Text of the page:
Members of the Kansas State Marching Band and Manhattan Mayor Mark Hatesohl joined Chase Bank in Aggieville Tuesday as the business opened its first branch in Manhattan. Chase Bank donated $1,500 to Black Entrepreneurs of the Flint Hills and $1,000 to Powercat Financial as part of the celebration.
Sheila Ellis-Glasper, founder and president of Black Entrepreneurs of the Flint Hills, said the money will go toward technical assistance for the organization’s Black & Bankable event. The program teaches businesses how to be financially successful by reviewing the importance of credit and the processes of getting bank loans, pitching to investors and understanding financial projections.
“We have entrepreneurs from as far west as Junction City all the way to Kansas City and everywhere in between attending this event,” Ellis-Glasper said. “This year we are expecting 100 [people] in attendance.”
Ellis-Glasper said the technical assistance provides businesses with professionals to help repair credit, clean up their books and create marketing presentations. She says this holistic approach has changed the trajectory of many businesses, including Lindelani Ndou’s Linde Beauty Supply in Manhattan.
“She [Ndou] just opened one up in Ogden so now she has two locations,” Ellis-Glasper said. “We’ve seen a lot of business growth from the people that were in attendance. … And we’re bringing in some heavy hitters to really be able to make an impact on our entrepreneurs and teach them in a way that’s culturally competent.”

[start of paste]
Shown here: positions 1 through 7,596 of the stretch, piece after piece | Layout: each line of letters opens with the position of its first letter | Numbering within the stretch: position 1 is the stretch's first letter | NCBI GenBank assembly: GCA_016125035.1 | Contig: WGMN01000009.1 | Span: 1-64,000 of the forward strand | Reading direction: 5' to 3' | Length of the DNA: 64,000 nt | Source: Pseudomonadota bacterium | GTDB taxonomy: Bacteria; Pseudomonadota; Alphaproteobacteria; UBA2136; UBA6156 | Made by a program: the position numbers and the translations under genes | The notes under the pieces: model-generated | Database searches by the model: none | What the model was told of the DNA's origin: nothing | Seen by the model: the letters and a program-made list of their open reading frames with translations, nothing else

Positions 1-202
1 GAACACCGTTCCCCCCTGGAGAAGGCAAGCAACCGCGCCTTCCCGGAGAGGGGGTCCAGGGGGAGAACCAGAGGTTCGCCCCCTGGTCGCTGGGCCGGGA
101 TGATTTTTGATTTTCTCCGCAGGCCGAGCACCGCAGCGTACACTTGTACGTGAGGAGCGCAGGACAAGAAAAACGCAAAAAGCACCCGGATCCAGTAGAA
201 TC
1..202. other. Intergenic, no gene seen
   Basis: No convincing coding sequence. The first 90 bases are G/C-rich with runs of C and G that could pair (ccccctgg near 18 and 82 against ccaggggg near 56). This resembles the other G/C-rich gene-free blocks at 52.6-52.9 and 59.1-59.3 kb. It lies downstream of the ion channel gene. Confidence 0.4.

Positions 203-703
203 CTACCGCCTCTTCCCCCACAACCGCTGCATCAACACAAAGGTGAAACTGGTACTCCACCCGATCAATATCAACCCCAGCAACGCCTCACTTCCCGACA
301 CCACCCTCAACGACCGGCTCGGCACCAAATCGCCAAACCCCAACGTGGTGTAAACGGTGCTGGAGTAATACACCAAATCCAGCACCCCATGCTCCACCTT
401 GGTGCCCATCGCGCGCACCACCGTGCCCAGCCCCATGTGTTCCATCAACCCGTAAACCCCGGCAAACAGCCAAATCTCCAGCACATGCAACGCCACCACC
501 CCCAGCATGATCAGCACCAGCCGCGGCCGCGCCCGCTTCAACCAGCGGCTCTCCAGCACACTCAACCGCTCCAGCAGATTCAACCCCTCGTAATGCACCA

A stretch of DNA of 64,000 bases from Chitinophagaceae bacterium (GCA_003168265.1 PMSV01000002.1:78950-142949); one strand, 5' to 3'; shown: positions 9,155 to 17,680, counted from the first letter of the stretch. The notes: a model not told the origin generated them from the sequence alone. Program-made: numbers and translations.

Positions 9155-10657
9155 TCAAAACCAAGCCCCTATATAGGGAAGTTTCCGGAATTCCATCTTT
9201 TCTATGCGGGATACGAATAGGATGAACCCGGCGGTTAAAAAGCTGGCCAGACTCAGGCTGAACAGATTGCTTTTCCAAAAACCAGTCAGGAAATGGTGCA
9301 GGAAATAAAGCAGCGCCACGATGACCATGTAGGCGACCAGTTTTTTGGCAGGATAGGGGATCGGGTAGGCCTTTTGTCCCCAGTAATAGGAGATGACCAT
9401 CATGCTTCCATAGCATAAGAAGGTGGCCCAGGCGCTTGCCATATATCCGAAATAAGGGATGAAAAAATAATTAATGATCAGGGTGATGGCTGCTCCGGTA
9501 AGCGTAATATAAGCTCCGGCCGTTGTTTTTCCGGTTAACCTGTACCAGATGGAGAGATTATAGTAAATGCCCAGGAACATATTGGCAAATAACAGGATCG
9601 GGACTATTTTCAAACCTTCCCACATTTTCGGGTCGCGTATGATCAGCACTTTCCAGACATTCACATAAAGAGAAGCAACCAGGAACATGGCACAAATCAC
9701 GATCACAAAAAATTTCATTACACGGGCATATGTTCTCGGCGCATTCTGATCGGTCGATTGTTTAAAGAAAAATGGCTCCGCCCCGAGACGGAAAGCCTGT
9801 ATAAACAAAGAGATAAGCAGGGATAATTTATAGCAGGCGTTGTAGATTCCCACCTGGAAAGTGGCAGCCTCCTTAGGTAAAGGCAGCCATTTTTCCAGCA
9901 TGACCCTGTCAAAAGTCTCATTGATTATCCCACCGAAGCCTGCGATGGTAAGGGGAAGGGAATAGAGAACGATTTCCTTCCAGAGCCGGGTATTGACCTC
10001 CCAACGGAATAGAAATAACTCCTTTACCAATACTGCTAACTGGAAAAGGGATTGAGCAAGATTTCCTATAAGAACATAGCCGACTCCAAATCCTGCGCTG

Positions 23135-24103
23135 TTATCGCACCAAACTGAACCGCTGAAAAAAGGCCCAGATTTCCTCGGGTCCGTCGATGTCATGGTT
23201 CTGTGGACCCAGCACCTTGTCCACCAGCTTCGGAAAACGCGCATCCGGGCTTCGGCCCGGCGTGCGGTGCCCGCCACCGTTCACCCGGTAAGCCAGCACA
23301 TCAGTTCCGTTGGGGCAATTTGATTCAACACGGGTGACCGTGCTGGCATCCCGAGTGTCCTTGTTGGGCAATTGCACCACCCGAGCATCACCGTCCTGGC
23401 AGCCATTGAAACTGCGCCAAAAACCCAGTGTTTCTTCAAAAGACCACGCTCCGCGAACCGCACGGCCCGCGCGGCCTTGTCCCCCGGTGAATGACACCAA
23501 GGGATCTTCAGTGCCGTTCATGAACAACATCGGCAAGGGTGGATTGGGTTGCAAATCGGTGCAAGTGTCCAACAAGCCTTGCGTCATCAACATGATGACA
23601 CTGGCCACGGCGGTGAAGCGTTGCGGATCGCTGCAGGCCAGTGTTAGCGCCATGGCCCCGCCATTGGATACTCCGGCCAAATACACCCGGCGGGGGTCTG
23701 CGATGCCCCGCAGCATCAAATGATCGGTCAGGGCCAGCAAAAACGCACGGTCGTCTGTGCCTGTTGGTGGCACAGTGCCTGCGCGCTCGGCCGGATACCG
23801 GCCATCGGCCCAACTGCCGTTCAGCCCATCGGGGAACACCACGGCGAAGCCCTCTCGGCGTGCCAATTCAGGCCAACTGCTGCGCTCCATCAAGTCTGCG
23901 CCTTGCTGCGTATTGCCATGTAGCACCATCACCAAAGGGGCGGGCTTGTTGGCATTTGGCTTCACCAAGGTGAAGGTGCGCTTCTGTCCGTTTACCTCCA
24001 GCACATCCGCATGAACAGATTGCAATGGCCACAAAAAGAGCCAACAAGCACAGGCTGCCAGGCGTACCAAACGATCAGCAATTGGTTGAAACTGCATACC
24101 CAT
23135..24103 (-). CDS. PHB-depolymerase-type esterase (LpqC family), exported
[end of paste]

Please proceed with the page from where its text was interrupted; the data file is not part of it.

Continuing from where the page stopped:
Jodi Kaus, director of Powercat Financial, said the money will help support the organization and let it hire more student counselors as the service grows.
“It’s a big position for them and they are working to help other students with their financial well-being,” Kaus said. “Money can support the financial counselor program and then we support the entire campus.”
Keaton Verdict, a peer financial counselor at Powercat Financial, said each interaction at Powercat Financial is between two students which can be less daunting than going to businesses for help.
“If it’s as simple as trying to get a credit card, we go through and break down credit as a whole and make it easier on them and make their finances easier in the future,” Verdict said.
Kaus said they do not offer financial aid, but part of the financial education they offer includes connecting students to financial resources.
“We try to stay aware of all the other financial services on campus — financial aid, cashiers,” Kaus said. “We can draw those connections with the students and be the big picture, the long range planning, navigating student loans, repaying their student loan debt, all those things.”
Kiley Sidman, associate market director at JPMorgan Chase & Co., said Chase chose the two donation recipients because they fit Chase’s mission statement to make dreams possible for everyone.
“The Black Entrepreneurs of the Flint Hills are really bringing that diversity, equity and inclusion side to the community,” Sidman said. “The financial education piece or the financial help with Powercat Financial was the other one. … They really fit well with what our purpose is.”
Hatesohl said he expects Chase to play a part in financing larger projects as the city grows. He said it will be a great opportunity for the community having one of the big four banks in America in Manhattan.
“When Chase enters a community, it brings a commitment to providing first class financial services, plus a passion to provide financial health services to help close the racial wealth gap,” Hatesohl said. “I’m looking forward to Chase supporting the community and being an excellent partner in meeting the financial needs of the community.”
Carrie Rowe, Chase’s Manhattan branch manager, said Chase is excited to be here and has its local team working hard to provide the community its financial services.
Editor’s note: Corrected captions and attributions.